Weekends were slow, painful, and lonely. Ali went to Jessica’s house, out of “best friend” obligations, though she rarely wanted to. All Jessica did was pry her for information on her past, or dress her up. It was nothing more than a waste of time. Ali liked to draw and paint on the weekends. She had a beautiful view of the lake from her window, and would paint and draw it at all times of the day, all seasons. Sometimes making it different, sometimes not. Jessica didn’t like her drawing, and would hide her sketch book until the end of the weekend, when Crystal’s mom picked her up.
She didn’t want to deal with it, not anymore. She told her to leave her things alone, and to stop dredging up a painful past. Jessica didn’t get it. Of course, those without a painful memory would not be able to comprehend the absolute torture talking about said memory was. They figured it was always all fine. But it wasn’t. It very rarely ever was fine.
 
Ali was never one for the spot light. She hated being seen, noticed by the people at her school. She was quiet and left alone. All that changed when Jessica claimed she hut her, and all Jessica’s friends started bullying her. Beaten up. Bag taken. Pictures ruined. Called any and every name possible. But none of it compared to what her dad did. They may not have ruined her life, but they hurt her.
They nearly killed her.
 
Harmless bullying had turned into insistent torture. They taunted her about her past, made jokes. Spread it around the school. She got those looks again. The same ones she got for years before.
It pushed her over the edge.
 
Nobody noticed at first. Not even Crystal. Nobody questioned her sudden affinity for long sleeves, large amounts of bracelets, or how she snatched her arms away harshly anytime she was touched.
Of course, she became good at hiding the cuts. It was easy. She never cut in a single place for long. It changed weekly. She wasn’t caught for over a year. Then Crystal walked in her room as she was rolling her sleeve up, and saw the scars.
She wasn’t surprised by the girls reaction. The scream, the frantic speaking. Or Hannah taking her to the hospital, then to more doctors.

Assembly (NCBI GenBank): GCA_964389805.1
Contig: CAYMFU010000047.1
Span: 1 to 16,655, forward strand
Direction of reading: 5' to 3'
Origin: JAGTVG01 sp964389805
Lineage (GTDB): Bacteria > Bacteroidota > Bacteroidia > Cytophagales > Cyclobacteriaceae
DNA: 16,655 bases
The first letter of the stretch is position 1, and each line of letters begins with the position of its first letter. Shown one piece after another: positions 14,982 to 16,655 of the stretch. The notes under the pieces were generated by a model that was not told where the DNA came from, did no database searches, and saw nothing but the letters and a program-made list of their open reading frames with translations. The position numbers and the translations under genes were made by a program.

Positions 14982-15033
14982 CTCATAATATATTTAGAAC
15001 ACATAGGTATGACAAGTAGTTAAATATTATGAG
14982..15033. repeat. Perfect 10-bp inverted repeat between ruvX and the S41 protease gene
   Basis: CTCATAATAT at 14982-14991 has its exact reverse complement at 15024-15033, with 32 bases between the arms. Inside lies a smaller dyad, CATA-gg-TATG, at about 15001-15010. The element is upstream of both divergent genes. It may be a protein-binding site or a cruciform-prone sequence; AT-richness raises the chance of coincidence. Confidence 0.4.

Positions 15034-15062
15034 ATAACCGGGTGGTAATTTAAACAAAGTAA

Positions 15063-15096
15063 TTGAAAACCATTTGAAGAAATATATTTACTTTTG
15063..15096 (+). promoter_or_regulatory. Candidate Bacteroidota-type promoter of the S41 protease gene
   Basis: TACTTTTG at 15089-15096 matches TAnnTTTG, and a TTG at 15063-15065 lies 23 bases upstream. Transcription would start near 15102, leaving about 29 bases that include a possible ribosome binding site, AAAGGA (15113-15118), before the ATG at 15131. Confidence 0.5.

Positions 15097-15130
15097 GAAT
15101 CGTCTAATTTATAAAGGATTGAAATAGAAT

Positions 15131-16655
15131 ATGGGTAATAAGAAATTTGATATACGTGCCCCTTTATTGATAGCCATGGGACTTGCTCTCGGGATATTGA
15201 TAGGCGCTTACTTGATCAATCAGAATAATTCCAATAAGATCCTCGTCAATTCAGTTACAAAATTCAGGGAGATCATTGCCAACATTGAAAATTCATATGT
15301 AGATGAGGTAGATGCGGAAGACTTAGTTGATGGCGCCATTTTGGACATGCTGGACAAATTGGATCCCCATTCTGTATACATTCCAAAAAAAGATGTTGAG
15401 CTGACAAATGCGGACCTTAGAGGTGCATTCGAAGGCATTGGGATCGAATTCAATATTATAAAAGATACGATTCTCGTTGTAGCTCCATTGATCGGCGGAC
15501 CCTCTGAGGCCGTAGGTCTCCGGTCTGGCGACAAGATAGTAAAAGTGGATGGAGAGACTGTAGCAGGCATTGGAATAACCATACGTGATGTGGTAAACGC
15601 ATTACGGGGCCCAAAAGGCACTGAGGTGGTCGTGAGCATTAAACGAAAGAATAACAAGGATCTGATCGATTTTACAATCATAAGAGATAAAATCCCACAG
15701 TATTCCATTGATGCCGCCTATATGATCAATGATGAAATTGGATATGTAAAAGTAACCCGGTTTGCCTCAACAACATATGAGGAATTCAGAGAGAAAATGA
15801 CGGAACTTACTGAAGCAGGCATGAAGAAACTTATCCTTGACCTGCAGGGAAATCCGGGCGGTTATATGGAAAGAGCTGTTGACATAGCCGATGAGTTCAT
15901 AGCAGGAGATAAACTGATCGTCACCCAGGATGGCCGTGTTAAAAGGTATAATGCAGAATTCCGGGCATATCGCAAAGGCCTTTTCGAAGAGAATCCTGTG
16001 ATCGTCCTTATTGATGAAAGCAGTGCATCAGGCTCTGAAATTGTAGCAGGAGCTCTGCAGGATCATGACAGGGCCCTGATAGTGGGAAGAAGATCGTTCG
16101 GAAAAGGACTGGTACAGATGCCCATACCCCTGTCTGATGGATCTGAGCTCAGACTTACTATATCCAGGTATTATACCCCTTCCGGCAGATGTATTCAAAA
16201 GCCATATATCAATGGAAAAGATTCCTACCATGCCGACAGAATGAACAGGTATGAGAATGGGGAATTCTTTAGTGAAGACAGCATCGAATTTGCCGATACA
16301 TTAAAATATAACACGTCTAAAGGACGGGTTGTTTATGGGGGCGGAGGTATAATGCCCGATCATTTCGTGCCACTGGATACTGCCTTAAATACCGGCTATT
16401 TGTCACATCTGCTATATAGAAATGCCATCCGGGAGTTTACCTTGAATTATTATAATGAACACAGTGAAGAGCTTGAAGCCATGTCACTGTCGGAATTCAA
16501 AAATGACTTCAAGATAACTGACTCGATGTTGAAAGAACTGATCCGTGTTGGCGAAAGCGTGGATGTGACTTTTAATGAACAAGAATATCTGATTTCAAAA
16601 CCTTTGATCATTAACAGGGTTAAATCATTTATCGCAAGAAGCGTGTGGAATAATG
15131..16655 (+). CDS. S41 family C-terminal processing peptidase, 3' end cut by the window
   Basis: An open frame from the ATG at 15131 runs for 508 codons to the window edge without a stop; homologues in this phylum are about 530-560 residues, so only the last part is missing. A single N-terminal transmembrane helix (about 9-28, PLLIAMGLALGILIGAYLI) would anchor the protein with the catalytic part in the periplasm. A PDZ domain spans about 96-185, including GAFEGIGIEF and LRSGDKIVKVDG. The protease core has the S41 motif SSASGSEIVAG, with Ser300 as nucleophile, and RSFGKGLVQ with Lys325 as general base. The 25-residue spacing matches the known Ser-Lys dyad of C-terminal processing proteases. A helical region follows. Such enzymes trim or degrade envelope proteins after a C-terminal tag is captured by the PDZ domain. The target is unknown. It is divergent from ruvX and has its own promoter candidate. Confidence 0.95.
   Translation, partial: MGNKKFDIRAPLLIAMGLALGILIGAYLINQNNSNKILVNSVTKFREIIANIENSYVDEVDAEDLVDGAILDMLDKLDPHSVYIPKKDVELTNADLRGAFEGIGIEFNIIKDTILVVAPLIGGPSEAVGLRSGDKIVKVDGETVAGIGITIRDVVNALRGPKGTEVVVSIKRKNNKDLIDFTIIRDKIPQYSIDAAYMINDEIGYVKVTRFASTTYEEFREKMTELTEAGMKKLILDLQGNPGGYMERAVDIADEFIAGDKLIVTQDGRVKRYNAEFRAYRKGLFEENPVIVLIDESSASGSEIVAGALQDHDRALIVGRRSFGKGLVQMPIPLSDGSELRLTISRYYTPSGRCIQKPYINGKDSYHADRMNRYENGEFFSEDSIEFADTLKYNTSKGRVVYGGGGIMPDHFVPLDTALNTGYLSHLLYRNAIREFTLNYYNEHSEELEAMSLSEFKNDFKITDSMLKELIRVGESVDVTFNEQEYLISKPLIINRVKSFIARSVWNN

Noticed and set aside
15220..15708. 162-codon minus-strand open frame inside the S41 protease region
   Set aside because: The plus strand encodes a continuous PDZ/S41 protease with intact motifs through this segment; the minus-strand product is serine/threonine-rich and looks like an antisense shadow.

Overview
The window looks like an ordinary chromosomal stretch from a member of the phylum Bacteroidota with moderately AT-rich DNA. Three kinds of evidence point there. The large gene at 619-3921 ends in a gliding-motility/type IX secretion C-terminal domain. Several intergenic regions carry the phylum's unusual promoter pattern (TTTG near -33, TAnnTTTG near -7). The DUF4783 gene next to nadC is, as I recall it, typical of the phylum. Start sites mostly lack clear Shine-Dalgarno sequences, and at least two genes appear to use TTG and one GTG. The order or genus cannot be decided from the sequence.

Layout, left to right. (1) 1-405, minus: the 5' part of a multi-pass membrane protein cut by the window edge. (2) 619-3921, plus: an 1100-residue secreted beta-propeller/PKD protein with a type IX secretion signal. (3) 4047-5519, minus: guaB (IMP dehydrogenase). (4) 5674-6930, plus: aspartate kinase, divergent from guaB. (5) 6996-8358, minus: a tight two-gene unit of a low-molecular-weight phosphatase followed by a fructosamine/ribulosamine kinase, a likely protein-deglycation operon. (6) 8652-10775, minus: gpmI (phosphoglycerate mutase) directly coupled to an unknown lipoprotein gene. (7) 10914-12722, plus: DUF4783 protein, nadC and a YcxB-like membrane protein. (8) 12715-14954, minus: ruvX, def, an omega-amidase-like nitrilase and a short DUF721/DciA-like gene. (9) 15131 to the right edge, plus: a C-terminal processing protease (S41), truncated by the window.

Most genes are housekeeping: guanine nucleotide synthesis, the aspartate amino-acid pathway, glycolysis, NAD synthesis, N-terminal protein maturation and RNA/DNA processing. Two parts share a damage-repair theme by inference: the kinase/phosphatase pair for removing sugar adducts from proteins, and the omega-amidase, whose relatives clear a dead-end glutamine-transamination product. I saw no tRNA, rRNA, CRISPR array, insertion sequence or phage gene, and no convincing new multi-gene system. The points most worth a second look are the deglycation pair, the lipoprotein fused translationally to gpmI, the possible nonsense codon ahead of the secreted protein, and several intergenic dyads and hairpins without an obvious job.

It was all a blur to her. People she rarely saw twice, words she didn’t understand, pills that made her numb and tired. It was so very confusing.
 
Jessica visited her in the hospital once. At first, she was smug, happy that Ali suffered. But by time she was leaving, she was in tears, feeling all too guilty. It made Ali feel sick to her stomach.
Some secrets just don’t stay secrets. She vowed to never tell another person her past. Not again.
 
When she returned to school, the principle held a big assembly. She called out the students who bullied Ali, punishing them as she saw fit. Ali had to stand on stage, looking weak and sad, while the principle lectured for hours on bullying, and using the poor, broken girl as her example.
She still got the looks. But she ignored them now. It gave people a sick satisfaction that she even reacted. She just walked along, ignoring their comments. Her therapist, Dr. Murphy, was so proud of her. Ali conquered her fear. She got over the pain she felt by those looks.
The cutting had stopped. Crystal still cried about it. It hurt Ali to know she did that to the one person who cared.
 
Ali kept her head up high, and chose to stay that way. She didn’t let a thing get to her. She became indifferent. The only emotion she showed was to little Crystal.
 
She stayed together for Crystal, and let go of her past.
She let the weight of memories that hurt her and broke her make her stronger.
 
She helped Crystal through the exact same things, and when she turned could, she got a place of her own, a job, and a life she could make her own.
She wrote stories about what she dealt with, she painted, she worked. She lived on, and survived. Sometimes, she wanted to turn back to cutting, but fought the urge. Stayed strong.
 
Ali made herself strong when she was at her weakest. It took her so long to get to where she was, she was too afraid to let it go. Some fears are okay to have, while others can completely destroy your life.
Ali was an example set for Crystal, and so many other younger people.
 
Sometimes, when you fall to your knees and break, you can find something to hold onto to pull yourself back up, and become even stronger than before.
Sometimes, all it takes is a push.